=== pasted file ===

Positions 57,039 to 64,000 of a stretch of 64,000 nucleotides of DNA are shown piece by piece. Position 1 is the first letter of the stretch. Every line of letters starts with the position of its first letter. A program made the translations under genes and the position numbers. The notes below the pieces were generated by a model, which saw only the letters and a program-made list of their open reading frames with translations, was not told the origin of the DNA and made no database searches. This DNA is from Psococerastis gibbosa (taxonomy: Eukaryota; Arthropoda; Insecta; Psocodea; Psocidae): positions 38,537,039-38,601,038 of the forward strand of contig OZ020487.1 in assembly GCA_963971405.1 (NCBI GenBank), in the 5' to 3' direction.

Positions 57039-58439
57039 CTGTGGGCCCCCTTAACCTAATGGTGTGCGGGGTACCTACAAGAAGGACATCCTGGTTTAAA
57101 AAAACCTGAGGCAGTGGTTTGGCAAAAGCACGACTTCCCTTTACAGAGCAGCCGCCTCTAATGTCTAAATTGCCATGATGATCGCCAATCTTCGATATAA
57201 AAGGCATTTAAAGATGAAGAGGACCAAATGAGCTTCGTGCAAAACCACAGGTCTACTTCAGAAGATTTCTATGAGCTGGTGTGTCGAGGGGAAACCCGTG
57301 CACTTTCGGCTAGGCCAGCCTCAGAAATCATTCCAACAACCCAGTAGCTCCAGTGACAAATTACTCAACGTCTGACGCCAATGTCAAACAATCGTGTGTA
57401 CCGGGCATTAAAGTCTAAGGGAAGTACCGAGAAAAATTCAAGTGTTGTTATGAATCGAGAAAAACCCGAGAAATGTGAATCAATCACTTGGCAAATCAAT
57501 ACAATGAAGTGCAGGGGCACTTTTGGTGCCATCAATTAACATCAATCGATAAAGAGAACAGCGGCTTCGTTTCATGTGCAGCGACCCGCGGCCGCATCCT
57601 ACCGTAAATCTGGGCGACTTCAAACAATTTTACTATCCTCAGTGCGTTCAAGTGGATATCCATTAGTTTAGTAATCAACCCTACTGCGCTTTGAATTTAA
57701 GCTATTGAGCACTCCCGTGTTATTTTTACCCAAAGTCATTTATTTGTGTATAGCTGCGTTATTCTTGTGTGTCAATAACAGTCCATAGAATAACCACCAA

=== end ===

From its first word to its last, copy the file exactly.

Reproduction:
Positions 57,039 to 64,000 of a stretch of 64,000 nucleotides of DNA are shown piece by piece. Position 1 is the first letter of the stretch. Every line of letters starts with the position of its first letter. A program made the translations under genes and the position numbers. The notes below the pieces were generated by a model, which saw only the letters and a program-made list of their open reading frames with translations, was not told the origin of the DNA and made no database searches. This DNA is from Psococerastis gibbosa (taxonomy: Eukaryota; Arthropoda; Insecta; Psocodea; Psocidae): positions 38,537,039-38,601,038 of the forward strand of contig OZ020487.1 in assembly GCA_963971405.1 (NCBI GenBank), in the 5' to 3' direction.

Positions 57039-58439
57039 CTGTGGGCCCCCTTAACCTAATGGTGTGCGGGGTACCTACAAGAAGGACATCCTGGTTTAAA
57101 AAAACCTGAGGCAGTGGTTTGGCAAAAGCACGACTTCCCTTTACAGAGCAGCCGCCTCTAATGTCTAAATTGCCATGATGATCGCCAATCTTCGATATAA
57201 AAGGCATTTAAAGATGAAGAGGACCAAATGAGCTTCGTGCAAAACCACAGGTCTACTTCAGAAGATTTCTATGAGCTGGTGTGTCGAGGGGAAACCCGTG
57301 CACTTTCGGCTAGGCCAGCCTCAGAAATCATTCCAACAACCCAGTAGCTCCAGTGACAAATTACTCAACGTCTGACGCCAATGTCAAACAATCGTGTGTA
57401 CCGGGCATTAAAGTCTAAGGGAAGTACCGAGAAAAATTCAAGTGTTGTTATGAATCGAGAAAAACCCGAGAAATGTGAATCAATCACTTGGCAAATCAAT
57501 ACAATGAAGTGCAGGGGCACTTTTGGTGCCATCAATTAACATCAATCGATAAAGAGAACAGCGGCTTCGTTTCATGTGCAGCGACCCGCGGCCGCATCCT
57601 ACCGTAAATCTGGGCGACTTCAAACAATTTTACTATCCTCAGTGCGTTCAAGTGGATATCCATTAGTTTAGTAATCAACCCTACTGCGCTTTGAATTTAA
57701 GCTATTGAGCACTCCCGTGTTATTTTTACCCAAAGTCATTTATTTGTGTATAGCTGCGTTATTCTTGTGTGTCAATAACAGTCCATAGAATAACCACCAA